Gambling is the wagering of something of value, usually money or material goods, on an event with an uncertain outcome. This event can be as simple as the roll of a dice or the spin of a roulette wheel, but it can also extend to future events such as a football game or horse race.
A large portion of gambling is conducted through lotteries, which are state-operated or licensed enterprises that offer people a chance to win prizes by buying tickets. This type of gambling has become very popular, with an estimated $10 trillion wagered legally in the world each year. Gambling can also occur at commercial establishments such as casinos, which offer customers the opportunity to place bets on games of chance or skill. These games often involve the use of technology such as electronic betting terminals, and may be regulated by law.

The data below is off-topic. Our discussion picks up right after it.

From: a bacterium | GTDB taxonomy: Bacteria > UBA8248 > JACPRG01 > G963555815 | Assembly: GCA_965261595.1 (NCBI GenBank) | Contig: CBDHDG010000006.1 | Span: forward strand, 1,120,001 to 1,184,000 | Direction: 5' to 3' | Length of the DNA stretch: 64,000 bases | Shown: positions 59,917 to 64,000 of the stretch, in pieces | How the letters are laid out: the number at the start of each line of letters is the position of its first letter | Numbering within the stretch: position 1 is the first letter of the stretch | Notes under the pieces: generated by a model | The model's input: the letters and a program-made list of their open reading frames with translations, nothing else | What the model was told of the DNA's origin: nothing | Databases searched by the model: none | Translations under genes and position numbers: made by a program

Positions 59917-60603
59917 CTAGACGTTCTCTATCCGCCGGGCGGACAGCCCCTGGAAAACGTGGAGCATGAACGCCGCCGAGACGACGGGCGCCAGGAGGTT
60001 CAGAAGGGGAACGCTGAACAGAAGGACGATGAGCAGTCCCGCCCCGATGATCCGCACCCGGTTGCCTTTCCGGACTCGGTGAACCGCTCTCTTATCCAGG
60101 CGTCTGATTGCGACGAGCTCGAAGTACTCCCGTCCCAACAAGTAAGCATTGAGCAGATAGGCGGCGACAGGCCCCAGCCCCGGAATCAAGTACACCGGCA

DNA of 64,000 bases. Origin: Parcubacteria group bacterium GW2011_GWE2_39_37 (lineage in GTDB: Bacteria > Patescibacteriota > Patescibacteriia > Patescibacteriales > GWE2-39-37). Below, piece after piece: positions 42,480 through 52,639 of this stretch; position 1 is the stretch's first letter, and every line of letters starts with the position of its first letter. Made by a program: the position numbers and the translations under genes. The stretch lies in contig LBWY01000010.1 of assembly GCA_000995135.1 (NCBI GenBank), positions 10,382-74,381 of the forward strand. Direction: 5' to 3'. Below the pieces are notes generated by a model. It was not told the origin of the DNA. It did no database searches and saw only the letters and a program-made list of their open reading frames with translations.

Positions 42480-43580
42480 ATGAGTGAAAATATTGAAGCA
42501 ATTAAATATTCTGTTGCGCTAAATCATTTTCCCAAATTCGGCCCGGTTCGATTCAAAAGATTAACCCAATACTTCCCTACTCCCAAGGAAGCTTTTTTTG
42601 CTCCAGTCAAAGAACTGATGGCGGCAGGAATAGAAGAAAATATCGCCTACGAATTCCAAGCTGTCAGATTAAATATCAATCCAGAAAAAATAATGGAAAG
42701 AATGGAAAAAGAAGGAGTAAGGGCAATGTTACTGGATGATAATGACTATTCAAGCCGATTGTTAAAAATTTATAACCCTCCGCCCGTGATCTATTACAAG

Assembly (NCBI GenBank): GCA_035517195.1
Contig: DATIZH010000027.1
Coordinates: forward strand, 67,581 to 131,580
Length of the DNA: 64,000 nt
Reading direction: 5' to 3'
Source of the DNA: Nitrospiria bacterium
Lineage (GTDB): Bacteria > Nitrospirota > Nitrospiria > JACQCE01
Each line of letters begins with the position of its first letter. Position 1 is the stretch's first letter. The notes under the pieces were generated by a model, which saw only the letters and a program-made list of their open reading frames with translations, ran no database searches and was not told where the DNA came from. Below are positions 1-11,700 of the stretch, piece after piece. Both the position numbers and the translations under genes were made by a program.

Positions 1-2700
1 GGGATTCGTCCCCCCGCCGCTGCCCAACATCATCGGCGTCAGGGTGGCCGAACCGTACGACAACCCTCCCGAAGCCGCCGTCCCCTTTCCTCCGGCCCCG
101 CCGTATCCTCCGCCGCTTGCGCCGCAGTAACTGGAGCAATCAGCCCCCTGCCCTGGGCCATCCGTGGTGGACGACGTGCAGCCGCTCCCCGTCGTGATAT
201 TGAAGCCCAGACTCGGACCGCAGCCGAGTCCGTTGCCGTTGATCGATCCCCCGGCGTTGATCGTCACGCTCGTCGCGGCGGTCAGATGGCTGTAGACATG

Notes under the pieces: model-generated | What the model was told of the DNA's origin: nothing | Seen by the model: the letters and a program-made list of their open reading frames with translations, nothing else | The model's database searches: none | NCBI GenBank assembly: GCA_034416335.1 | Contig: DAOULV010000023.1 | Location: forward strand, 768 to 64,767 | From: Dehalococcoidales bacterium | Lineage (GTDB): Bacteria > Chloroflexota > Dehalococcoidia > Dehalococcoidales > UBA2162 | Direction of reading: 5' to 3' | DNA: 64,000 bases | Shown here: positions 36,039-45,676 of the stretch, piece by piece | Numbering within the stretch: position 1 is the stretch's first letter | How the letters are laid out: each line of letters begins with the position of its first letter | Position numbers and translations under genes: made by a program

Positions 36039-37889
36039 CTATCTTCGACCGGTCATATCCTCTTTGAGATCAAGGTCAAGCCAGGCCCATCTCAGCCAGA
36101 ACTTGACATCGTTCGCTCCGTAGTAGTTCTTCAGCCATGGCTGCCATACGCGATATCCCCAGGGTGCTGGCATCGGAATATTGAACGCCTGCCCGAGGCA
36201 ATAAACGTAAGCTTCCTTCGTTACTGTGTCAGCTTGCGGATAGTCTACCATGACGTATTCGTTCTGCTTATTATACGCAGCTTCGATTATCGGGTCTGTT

Some people use gambling as a way to socialise, or to escape from stress or worries. But for some, it becomes problematic and starts to cause harm. If you’re worried about your own gambling or that of a loved one, there is help available.
The first step is recognising that you have a problem. You can get help from professionals, including therapists and family & peer support groups. You can also find help with managing your finances and credit, and getting out of debt, by speaking to an advisor at StepChange.